MRI results at baseline.

MRI of the SI joints was performed in 77 of the 109 patients at baseline (Table 1). Of these 77 patients, definite BME was found in 23 patients, and equivocal BME (only 1 signal noted on a single slice) in 2 patients. Definite unilateral minor erosion was found in 5 patients, of which 4 were accompanied by definite BME signals. Only 1 patient had no BME signal on MRI. Equivocal erosion was found in 18 patients; this was accompanied by definite BME in 8 patients. No definite BME signals accompanied the erosion in the other 10 patients. No fat deposition or sclerosis was found. Thus, 23 patients fulfilled the definition of sacroiliitis on MRI, and the other 54 had no sacroiliitis on MRI.

Table 1. Needle biopsy results in 109 patients in whom AS was highly suspected, and outcome at the 5–10-year followup
 BaselineStudy end point
No. with MRI at baselineCT grade at study end point
Pathologic early sacroiliitisNo pathologic sacroiliitis*TotalGrade I or lowerGrade IIGrade IIITotal
  • *

    After 0.3–8.5 years of followup, ankylosing spondylitis (AS) was excluded in all 24 patients without pathologic sacroiliitis at baseline.

  • Ten of the 44 patients with pathologic early sacroiliitis who were recruited during 1999–2005 declined to undergo computed tomography (CT) of the sacroiliac joints at the study end point. Of the 34 patients who underwent sacroiliac joint CT at study end point, only 28 had undergone magnetic resonance imaging (MRI) at baseline.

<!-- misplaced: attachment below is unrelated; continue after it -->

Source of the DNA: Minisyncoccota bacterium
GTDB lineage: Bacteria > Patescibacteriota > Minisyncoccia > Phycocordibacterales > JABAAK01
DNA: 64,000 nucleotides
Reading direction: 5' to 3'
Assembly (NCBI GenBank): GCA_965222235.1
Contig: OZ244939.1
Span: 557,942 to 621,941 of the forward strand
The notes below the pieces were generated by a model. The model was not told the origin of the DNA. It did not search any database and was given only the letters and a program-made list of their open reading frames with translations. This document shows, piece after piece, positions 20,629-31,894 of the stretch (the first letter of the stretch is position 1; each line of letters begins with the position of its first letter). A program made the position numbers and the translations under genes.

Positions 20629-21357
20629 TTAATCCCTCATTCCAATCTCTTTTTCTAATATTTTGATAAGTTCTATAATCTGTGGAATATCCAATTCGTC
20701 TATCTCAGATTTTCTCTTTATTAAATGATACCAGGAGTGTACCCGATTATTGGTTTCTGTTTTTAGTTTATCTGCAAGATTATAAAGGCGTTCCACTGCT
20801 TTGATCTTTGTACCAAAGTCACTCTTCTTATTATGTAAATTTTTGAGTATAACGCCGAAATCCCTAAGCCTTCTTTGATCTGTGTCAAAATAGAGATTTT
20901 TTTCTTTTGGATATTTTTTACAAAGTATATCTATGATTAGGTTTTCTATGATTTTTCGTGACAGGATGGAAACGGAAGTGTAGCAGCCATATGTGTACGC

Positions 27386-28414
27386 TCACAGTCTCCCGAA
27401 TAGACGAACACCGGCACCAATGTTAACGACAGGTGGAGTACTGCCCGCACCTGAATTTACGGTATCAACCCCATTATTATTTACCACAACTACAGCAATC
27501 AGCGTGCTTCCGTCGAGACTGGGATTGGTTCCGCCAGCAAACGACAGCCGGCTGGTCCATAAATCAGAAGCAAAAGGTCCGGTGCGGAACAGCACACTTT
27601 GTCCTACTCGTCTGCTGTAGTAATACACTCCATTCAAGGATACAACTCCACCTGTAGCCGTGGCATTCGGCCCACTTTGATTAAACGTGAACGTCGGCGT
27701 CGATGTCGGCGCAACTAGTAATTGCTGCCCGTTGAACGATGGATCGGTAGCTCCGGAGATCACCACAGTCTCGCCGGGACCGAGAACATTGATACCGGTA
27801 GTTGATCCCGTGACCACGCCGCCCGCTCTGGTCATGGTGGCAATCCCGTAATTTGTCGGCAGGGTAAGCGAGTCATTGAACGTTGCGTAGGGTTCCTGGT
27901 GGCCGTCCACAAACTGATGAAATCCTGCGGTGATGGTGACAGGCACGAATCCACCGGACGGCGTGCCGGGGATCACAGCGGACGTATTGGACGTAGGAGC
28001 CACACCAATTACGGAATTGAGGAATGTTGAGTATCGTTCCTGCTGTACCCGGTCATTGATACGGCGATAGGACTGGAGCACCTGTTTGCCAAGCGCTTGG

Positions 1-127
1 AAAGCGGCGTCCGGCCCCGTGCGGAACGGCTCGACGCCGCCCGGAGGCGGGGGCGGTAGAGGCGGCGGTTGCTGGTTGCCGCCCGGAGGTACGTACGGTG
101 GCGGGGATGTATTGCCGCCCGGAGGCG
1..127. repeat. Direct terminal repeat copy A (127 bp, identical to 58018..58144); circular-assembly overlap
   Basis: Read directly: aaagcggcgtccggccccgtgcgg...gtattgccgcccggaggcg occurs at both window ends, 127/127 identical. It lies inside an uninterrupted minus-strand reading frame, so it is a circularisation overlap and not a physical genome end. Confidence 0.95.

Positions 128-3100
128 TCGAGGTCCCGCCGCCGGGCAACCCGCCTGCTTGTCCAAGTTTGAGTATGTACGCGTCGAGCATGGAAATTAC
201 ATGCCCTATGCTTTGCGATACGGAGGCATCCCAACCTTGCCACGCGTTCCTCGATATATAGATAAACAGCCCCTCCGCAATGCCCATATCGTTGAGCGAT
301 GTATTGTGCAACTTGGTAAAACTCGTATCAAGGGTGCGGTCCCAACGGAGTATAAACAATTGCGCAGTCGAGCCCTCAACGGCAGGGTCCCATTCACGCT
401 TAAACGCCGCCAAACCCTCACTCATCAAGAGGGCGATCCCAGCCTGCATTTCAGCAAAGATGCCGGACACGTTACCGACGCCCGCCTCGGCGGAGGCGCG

Biopsy findings85241091610834
MRI findings611677281510328
 Sacroiliitis2302381618
 No sacroiliitis38165420144220

Biopsy findings in the SI joints.

Needle biopsy was performed on all 109 patients. Components of the SI joints obtained by needle biopsy revealed subchondral bone marrow in 82 patients, subchondral bone plate in 90 patients, cartilage in all 109 patients, synovium in 15 patients, and ligament in 19 patients. Pathologic features of sacroiliitis in these patients were as follows: 1) subchondral BME, with mononuclear cells commonly seen in proliferating connective tissue infiltrates, such as histiocytes/macrophages, lymphocytes, and plasmacytes, and pannus formation was present in 79 patients; 2) subchondral bone plate disruption combined with pannus invasion in 83 patients; 3) cartilage pannus invasion in 80 patients; 4) synovitis in 5 patients; and 5) enthesitis in 4 patients. The common pathologic changes were subchondral erosion of the bone plate, sequestration and sclerosis, or cartilage degeneration, erosion, fibrosis, and ossification (Figure 1). Thus, pathologic early sacroiliitis was diagnosed by needle biopsy in 85 patients (78%), and no pathologic changes in the remaining 24 patients (22%) (Table 1).